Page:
Sunday, November 10, 2019, 12:45 p.m.
I’m sitting in St. Daniel’s Adoration Chapel, just after Mass. It’s warm inside, too warm. The chapel is spacious with a dazzling monstrance, a yard high, standing vigil on a white marble pedestal covered by a satin-fringed cap. Its base the size of a dinner plate, its cross points flared wings, 14 rays outstretched in each quarter of the cross, a brilliant gold embracing the Eucharist, a white moon reflecting back, absorbing sins, listening to pleas, acknowledging thanksgiving.
An elderly woman approaches the candle stand to the left of the monstrance. Above it hangs a marble cross, but it doesn’t look like Jesus. Maybe St. Daniel? She lights a candle.
Before me kneel a mother and perhaps 10-year-old daughter with a purple ribbon in her hair. They have matching blue winter coats, both staring intently ahead, the daughter occasionally turning to her mother, then again looking straight ahead.
The mother and daughter approach the candles. The mother indicates to the daughter how to light the candle, how to put in a bill into the payment slot, how to stand before the candles and pray. The mother places her arm around the daughter’s shoulders. Perhaps they are praying for someone who has died. On the way out, they study the wall adorned with relics preserved in medallions of about 200 saints.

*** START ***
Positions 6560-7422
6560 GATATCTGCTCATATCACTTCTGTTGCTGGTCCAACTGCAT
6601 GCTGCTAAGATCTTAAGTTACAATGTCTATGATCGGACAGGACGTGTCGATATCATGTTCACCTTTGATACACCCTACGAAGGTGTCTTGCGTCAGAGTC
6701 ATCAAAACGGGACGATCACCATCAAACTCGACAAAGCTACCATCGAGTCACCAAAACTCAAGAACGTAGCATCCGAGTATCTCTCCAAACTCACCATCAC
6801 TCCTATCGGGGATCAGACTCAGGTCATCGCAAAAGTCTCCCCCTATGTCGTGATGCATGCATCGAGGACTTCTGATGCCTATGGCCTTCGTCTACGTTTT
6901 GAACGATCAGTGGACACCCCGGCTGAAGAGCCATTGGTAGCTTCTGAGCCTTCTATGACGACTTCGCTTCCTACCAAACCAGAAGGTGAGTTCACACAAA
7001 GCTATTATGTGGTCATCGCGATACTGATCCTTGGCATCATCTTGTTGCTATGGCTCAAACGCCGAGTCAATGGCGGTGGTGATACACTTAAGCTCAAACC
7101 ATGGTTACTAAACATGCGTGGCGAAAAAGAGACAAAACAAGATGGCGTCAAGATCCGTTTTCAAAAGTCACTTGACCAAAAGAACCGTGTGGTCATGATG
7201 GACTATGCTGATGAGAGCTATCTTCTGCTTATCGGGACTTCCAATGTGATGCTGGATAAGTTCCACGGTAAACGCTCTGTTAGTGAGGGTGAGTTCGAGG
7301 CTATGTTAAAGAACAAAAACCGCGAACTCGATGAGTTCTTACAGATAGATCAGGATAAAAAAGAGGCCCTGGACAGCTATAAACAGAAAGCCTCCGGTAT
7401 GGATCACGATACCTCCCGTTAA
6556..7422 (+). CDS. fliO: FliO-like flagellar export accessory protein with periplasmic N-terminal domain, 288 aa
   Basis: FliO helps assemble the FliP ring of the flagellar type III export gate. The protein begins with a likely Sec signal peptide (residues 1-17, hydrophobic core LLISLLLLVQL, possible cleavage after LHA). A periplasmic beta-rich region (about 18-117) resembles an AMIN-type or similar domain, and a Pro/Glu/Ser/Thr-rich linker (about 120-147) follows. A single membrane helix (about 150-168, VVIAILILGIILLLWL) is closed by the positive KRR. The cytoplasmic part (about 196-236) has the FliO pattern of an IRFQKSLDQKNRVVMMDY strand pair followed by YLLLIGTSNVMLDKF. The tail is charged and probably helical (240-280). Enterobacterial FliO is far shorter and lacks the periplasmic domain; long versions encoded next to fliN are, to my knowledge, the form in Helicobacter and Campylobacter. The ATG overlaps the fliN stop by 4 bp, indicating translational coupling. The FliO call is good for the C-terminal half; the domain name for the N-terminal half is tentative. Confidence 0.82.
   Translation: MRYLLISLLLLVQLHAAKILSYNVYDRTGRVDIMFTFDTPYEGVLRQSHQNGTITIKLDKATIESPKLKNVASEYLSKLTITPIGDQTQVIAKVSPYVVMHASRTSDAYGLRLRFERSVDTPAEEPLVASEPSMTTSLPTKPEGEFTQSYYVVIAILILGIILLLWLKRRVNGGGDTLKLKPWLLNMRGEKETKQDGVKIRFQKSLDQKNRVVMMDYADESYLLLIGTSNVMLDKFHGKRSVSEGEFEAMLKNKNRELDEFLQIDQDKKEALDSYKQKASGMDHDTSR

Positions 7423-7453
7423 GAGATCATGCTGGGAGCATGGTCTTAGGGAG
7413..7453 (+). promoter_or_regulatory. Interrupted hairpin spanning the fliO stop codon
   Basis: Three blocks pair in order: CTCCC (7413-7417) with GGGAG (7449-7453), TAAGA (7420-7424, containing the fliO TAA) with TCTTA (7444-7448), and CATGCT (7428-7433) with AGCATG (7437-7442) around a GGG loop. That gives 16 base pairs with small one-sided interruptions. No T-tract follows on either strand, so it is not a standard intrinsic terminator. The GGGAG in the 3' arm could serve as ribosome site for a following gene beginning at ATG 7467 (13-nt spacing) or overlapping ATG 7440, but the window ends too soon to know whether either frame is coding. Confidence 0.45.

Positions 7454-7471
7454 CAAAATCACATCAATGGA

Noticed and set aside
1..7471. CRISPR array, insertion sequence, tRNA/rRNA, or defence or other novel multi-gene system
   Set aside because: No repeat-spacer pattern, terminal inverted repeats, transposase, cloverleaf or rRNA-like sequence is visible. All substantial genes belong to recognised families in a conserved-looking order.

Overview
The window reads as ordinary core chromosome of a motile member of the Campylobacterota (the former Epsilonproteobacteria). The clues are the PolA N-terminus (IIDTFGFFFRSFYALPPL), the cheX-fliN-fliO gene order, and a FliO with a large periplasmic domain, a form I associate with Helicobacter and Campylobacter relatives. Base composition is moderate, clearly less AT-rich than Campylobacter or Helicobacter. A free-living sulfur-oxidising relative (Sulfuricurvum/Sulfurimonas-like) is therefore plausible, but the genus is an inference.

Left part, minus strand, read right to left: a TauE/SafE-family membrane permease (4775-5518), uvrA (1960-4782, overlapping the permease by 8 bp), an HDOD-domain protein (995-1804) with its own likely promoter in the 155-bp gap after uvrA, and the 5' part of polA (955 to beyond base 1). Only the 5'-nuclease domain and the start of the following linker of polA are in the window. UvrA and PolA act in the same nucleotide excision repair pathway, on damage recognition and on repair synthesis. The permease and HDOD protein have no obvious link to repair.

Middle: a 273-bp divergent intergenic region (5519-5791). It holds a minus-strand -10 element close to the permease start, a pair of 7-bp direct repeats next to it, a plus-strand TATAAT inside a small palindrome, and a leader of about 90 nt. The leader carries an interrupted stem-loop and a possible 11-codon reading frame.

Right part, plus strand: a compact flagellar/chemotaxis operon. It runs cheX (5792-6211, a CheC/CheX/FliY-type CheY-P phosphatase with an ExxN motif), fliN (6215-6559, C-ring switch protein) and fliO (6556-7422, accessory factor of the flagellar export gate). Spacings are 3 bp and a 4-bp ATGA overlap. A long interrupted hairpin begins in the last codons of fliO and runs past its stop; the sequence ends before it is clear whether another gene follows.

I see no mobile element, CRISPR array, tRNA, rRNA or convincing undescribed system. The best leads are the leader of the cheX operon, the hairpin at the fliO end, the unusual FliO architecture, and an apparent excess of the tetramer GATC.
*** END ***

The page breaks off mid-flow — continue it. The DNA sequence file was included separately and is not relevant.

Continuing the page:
I have so many souls to pray for during this month of November, dedicated to the dead. The candles flicker in their golden glasses like amber lights, and they beckon me. Twenty candles glimmer before me, five in a row. Eleven are lit, mine will be the twelfth. I choose the candle in the lower right corner for my grandfather, Jonas Noreika, make a sign of the cross, and pray for his soul, for my own soul, for my daughter’s soul, and for the soul of Lithuania.
I know it makes no sense, but I have come to believe my daughter’s death is part of the curse our family bears for so many sins–her parents’ sins, her grandparents’ sins, and her great grandparents’ sins.
I have also come to believe that the only way to save our souls is to confess our sins so that we can stay in a state of grace. My investigation on my grandfather is a confession to save my dearly departed family’s souls.
HarperCollins Mexico has picked up Storm in the Land of Rain for the Spanish speaking population. It is being translated into Spanish now. Still no timeline, but will keep you posted.